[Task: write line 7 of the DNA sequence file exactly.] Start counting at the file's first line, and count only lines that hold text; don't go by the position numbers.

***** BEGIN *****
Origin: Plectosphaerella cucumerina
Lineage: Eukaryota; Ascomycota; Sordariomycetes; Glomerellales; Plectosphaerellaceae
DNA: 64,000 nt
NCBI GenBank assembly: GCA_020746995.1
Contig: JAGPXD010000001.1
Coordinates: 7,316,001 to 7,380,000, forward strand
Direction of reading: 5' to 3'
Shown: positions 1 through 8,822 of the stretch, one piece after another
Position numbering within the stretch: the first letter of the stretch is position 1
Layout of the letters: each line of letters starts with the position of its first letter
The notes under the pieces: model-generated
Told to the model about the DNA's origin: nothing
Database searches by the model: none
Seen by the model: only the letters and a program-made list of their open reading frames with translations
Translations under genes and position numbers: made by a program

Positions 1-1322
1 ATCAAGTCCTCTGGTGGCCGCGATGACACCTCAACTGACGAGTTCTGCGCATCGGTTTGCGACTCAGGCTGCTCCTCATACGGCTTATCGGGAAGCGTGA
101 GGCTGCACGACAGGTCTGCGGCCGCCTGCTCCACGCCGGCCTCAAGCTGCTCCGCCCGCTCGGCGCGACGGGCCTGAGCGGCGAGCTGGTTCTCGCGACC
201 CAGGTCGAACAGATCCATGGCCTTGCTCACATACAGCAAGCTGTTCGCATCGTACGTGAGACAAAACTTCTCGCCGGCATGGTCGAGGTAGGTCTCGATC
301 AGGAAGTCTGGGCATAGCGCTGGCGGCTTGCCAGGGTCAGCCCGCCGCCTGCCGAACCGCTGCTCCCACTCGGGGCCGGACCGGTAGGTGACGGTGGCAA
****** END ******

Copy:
Direction of reading: 5' to 3'